Bayview Asset Management Co., a Tokyo-based hedge fund, is buying shares of smaller Japanese autoparts exporters because they are cheap and have more to gain from a weaker yen amid growing U.S. car sales.
The yen will fall to 105 against the dollar by year-end, benefiting smaller domestic partsmakers more than larger exporters that shifted production overseas, according to Ichiro Takamatsu, manager of the Japan Concentrated Small Mid Cap Fund that reported a 110 percent gain this year. A weaker yen makes goods made in Japan more cost-competitive when exported and increases the value of overseas sales when repatriated, providing a double boost to earnings.
The Topix index has surged 62 percent since mid-November as the yen weakened amid promises by Prime Minister Shinzo Abe and the Bank of Japan to spur inflation and reignite economic growth. Japanese company earnings will rise 58 percent this fiscal year, according to analysts surveyed by Bloomberg.
“Japan’s equity markets are going to be earnings-driven from here on,” said Takamatsu, who oversees 4.6 billion yen ($46 million). “Many small partsmakers still have their factories in Japan, while big final-goods makers such as Sony or Nissan have shifted production abroad. So a weaker yen will boost small-cap profits even more.”
A recovery in the U.S. auto industry will also energize earnings, Takamatsu said. Light-vehicle sales climbed 9.2 percent to 1.4 million in June, exceeding the 1.38 million average estimate of 10 analysts surveyed by Bloomberg. Total annualized sales surged last month as Americans bought new cars and trucks at the fastest rate since November 2007, according to Bloomberg data.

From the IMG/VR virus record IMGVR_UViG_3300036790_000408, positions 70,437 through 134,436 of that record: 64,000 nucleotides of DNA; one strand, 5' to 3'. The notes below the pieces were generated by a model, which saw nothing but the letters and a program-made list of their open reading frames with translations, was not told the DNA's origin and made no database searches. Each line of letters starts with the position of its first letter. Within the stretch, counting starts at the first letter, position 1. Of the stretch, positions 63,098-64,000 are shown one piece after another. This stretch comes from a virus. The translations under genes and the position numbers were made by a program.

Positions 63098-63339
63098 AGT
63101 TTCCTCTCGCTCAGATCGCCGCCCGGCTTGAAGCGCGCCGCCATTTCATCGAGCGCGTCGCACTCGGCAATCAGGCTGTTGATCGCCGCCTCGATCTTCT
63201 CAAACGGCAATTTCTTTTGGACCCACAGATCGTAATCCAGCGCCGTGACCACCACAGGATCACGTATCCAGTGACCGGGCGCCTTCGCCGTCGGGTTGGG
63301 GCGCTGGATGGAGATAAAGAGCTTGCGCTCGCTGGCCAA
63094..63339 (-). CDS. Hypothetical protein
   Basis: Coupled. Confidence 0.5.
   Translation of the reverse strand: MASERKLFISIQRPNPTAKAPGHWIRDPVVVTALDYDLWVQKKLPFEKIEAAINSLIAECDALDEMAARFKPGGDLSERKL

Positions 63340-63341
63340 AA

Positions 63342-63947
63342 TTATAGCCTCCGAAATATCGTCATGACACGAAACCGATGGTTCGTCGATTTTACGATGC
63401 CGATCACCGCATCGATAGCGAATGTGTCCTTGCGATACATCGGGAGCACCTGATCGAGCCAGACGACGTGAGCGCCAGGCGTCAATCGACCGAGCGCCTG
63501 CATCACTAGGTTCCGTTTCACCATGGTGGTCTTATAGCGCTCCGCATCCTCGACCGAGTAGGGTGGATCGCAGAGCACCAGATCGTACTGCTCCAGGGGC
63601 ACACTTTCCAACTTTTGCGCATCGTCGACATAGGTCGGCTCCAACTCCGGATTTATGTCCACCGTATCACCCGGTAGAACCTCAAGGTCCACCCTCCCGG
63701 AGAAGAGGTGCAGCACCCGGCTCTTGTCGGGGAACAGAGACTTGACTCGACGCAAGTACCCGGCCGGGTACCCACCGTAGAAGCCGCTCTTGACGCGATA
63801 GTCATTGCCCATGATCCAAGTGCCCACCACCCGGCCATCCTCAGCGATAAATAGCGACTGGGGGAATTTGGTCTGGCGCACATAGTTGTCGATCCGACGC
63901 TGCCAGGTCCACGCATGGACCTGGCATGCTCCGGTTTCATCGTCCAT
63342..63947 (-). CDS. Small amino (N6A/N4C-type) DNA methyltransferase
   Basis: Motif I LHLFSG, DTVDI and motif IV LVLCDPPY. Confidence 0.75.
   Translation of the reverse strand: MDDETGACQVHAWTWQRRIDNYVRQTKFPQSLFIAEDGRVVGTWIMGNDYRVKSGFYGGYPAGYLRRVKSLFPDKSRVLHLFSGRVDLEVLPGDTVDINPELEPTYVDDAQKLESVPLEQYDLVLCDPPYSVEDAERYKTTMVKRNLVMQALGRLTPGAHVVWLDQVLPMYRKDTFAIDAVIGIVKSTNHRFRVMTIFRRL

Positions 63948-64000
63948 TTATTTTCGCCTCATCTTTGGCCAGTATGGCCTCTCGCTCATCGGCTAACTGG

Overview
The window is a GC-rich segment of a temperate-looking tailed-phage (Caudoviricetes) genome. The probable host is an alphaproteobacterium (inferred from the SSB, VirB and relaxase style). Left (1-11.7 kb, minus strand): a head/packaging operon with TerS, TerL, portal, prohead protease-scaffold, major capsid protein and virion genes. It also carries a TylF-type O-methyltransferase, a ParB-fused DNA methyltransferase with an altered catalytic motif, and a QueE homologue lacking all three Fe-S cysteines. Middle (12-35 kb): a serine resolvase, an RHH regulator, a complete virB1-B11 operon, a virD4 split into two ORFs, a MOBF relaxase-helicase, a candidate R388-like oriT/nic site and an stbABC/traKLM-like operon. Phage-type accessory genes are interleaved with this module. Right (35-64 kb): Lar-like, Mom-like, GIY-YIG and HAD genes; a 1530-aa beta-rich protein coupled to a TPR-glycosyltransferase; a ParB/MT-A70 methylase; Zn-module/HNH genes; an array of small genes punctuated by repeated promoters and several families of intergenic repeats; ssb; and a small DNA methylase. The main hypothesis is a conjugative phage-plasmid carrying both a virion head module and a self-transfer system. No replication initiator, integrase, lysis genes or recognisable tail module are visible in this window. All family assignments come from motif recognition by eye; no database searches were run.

Takamatsu’s fund invests in no more than 20 companies, each with market value of less than 200 billion yen. He declined to name the autoparts and materials companies he’s buying.
Unipres Corp. and Calsonic Kansei Corp., both in the sector, trade at less than 10 times forecast earnings per share and are valued at less than net assets, according to data compiled by Bloomberg. Each gets more than 44 percent of sales overseas. Companies in the sector trade at a median of 11.4 times trailing earnings, compared with 14.1 times for the Topix Small Index.
The yen has fallen 24 percent against the dollar since mid-November on optimism Abe’s policies to increase government spending, boost inflation and deregulate the economy will spur growth. The BOJ has pledged to continue record monetary easing until meeting a 2 percent inflation goal, while the Federal Reserve may begin cutting asset-purchases if the U.S. economy meets projections. The yen traded at 99.64 to the dollar as of 7 p.m. yesterday in Tokyo, after breaching 103 in May.
“The currency will weaken as the yield gap between Japan and the U.S. widens,” Takamatsu said. “Some small-cap exporters were sold when the yen strengthened from late May. Now investors are looking at them again.”
Real-estate investment adviser Kenedix Inc. and J Trust Co., a financial services provider, helped drive the fund’s returns since the rally began, Takamatsu said. Kenedix surged 550 percent from mid-November to its April 10 high, while J Trust soared 256 percent to its peak on April 23. Takamatsu has sold shares of Kenedix and still holds J Trust.
The Topix Small Index, whose 1,209 members all have market capitalization of less than $2.5 billion, traded at 0.87 times book value yesterday, compared to 1.25 for the broader Topix gauge. The TSE Second Section Price Index of smaller companies trades for 0.74 times the value of net assets.
“There are so many small and mid-cap stocks trading at less than book value,” Takamatsu said. “The rally is expected to continue in the second half of the year. If you don’t buy them now, when do you buy them?”